Although Insadong is a fairly large area of Seoul, there is one quaint little street in particular, known as Insadong-gil, that comprises many tea shops and handicraft stores that are perfect for tourists. It reminded me a lot of the backstreets of Tokyo or Kyoto in Japan, and there were lots of calligraphy (hanji) outlets here too which only added to the Japanese comparisons. As a wider district, though, Insadong is also memorable for its seafood and its mobile canteens known as pojangmacha which entertain Seoulites after dark.
While the Myeongdong district is famous for its tornado potatoes, and the Hongdae district for its potato hotdogs, it is here in Insadong where another ‘cool’ Korean street food favourite was invented – the ice cream corn cone. The exact name of this snack in English is hard to decipher, but it’s essentially an ice-cream filled snack with a corn-based exterior. Some of them come in a J-shape, and the ones I saw prominently in Insadong where shaped like twisted umbrellas – even hanging from the top of the shop! When you buy one, the vendors will rip open the top of the corn cone and insert the ice cream from their dispensing machine inside. Chocolate or syrup can be added free of charge (or at least it was free here at Insadong). These so-called J-cones have been exported all over Asia, and are especially prominent in the Philippines, where I enjoyed one at the SM Mall of Asia!
By day, Insadong is a pretty cool area, but I wouldn’t go out of my way to visit here every day. There are more enthralling areas of Seoul to spend the day, such as Myeongdong, Hongdae, or even Itaewon (if you like that kind of thing). However, one thing that Insadong is really known for is its fresh street food, especially the seafood variety. Odeng (fish on a stick) is very popular here, and I am told the best kimbap in Seoul can be found here lining the streets.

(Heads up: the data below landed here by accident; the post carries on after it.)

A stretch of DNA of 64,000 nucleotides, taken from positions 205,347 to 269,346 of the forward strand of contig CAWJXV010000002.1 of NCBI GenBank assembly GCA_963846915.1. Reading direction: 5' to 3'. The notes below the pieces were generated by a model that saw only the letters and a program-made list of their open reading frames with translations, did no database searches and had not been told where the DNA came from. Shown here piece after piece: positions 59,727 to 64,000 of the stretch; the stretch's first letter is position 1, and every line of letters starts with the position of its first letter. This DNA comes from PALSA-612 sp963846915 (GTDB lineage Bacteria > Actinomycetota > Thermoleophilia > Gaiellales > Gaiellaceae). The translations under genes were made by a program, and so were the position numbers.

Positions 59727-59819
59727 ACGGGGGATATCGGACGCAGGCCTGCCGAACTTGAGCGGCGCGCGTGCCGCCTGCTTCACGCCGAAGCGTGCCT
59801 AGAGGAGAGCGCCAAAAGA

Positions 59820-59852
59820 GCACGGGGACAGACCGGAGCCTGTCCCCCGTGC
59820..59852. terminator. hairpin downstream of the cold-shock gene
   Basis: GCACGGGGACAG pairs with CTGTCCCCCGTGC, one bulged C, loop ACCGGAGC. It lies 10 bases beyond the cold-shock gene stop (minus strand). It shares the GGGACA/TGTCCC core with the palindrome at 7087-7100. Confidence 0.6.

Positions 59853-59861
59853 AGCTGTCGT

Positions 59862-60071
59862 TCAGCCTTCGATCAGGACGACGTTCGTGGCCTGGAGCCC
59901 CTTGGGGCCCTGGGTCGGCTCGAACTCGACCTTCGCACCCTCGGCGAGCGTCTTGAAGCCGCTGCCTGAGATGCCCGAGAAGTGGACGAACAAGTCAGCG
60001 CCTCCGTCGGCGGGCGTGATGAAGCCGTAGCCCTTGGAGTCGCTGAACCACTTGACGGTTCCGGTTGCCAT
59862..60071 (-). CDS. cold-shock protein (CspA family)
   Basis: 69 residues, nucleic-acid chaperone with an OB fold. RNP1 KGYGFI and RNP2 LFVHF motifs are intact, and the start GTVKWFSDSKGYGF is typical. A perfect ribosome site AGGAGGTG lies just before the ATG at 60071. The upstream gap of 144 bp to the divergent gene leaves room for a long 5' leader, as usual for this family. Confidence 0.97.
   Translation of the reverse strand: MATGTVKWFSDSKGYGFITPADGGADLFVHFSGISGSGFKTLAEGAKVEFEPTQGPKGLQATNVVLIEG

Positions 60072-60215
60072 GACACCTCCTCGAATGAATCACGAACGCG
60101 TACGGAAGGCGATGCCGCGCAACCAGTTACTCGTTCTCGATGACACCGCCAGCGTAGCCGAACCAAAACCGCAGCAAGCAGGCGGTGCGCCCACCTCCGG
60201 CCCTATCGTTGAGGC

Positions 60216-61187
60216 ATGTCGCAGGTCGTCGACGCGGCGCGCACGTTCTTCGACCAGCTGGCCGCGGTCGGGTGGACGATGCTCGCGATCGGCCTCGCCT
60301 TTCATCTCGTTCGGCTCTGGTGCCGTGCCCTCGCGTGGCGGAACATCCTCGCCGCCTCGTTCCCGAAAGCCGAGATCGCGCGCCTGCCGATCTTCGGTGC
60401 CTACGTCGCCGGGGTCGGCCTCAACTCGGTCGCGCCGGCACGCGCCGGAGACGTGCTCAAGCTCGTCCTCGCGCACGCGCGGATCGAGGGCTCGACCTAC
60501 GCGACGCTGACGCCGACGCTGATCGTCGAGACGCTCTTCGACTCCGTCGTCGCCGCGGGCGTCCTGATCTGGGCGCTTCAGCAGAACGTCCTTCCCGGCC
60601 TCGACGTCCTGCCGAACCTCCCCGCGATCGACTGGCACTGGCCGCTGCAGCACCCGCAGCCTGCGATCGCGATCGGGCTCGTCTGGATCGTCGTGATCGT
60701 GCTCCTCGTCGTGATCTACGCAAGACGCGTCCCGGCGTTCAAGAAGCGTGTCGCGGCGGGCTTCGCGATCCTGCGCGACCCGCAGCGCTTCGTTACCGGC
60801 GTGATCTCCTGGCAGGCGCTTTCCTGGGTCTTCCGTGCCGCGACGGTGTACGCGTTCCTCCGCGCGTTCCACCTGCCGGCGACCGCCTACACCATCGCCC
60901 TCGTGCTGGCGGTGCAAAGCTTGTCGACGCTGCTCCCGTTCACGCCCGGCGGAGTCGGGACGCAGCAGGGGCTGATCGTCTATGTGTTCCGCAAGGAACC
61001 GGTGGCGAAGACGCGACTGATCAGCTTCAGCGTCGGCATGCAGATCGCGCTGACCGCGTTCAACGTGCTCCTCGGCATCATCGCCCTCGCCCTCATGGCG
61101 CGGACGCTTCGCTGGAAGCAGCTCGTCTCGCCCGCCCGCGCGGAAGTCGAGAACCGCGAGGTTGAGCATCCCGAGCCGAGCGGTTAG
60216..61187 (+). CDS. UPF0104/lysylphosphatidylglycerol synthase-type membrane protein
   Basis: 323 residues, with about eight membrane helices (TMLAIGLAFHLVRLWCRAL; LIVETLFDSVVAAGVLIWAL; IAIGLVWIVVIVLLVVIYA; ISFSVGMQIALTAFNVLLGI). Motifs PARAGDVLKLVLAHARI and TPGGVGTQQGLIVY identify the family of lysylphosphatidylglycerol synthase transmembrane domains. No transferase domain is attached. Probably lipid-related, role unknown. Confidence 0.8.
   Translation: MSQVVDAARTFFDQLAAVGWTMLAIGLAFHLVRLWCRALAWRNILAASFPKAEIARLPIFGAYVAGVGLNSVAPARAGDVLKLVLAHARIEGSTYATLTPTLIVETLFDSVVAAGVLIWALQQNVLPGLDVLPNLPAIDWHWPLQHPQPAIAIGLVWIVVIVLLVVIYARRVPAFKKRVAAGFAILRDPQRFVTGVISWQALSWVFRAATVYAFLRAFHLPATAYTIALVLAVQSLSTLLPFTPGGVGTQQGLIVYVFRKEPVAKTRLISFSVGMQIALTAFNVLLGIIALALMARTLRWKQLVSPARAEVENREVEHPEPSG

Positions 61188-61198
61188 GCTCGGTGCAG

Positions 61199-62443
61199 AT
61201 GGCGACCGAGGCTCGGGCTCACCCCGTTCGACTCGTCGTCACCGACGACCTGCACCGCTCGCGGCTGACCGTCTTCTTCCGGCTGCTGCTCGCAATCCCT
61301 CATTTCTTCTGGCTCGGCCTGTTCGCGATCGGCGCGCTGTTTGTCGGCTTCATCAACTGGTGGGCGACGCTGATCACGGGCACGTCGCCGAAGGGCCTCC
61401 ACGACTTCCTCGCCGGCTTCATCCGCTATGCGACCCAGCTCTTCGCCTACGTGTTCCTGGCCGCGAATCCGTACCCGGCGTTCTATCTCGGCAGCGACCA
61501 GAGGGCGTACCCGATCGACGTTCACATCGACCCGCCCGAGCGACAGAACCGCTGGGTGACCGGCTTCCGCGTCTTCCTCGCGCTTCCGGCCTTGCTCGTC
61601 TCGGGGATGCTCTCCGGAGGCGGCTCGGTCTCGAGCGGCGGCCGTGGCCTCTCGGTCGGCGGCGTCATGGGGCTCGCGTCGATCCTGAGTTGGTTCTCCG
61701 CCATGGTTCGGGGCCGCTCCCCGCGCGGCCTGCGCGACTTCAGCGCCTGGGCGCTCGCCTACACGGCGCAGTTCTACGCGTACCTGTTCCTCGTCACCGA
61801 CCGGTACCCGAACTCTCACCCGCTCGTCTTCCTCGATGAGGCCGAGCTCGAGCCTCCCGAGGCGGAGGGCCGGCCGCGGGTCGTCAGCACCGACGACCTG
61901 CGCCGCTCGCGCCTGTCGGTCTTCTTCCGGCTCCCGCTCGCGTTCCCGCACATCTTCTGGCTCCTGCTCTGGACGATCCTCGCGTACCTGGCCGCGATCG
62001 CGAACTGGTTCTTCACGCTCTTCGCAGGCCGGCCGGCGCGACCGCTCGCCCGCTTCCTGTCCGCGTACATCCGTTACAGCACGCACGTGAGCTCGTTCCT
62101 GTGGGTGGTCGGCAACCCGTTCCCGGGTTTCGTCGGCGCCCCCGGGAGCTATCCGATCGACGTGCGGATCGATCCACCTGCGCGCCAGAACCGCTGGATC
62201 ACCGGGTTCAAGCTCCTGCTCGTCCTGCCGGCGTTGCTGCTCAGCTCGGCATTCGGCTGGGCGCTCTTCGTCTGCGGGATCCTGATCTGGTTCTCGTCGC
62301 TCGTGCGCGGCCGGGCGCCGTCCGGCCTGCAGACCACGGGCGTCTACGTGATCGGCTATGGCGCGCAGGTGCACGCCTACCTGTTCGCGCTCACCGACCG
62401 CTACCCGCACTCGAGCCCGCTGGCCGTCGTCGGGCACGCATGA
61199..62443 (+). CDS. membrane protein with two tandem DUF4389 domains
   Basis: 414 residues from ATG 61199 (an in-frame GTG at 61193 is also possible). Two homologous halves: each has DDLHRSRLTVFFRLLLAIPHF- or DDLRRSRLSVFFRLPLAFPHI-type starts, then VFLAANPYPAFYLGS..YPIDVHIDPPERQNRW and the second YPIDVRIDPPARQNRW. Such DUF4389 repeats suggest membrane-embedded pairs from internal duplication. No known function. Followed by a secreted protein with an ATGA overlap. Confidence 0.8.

As night falls, there isn’t really a permanent market in Insadong (not that I know of) but it is known for its array of pojangmacha. These are mobile street cafés that allow Seoulites the chance to sit down and sample their favourite dishes on portable tables and chairs, rather than walk around eating it all on a stick. The authorities in Seoul don’t actually like the pojangmacha as they believe it gives the city a bad reputation and adds to the litter and pollution. Because of this, the authorities have been closing down pojangmacha all over the place – yet in Insadong, many remain.
I guess a pojangmacha is much like a pasar malam in Malaysia, although pojangmacha do not sell goods or souvenirs, just food. The whole point is to buy some food sit down under cover of the canvas and soak up the atmosphere with other like-minded Koreans. I bought myself some kimbap and tteokbokki (which were WAY TOO SPICY) but it was difficult to find a seat anywhere. People spread out and unless you want to sit on the same table as someone else (a bit awkward, especially since Koreans can be very unwelcoming towards foreigners) then you may be better off eating it as a ‘takeaway’ like I did. However, it wasn’t for the want of trying that I didn’t sit down at a pojangmacha tent, and I still got to sample the traditional night time atmosphere and food here at Insadong.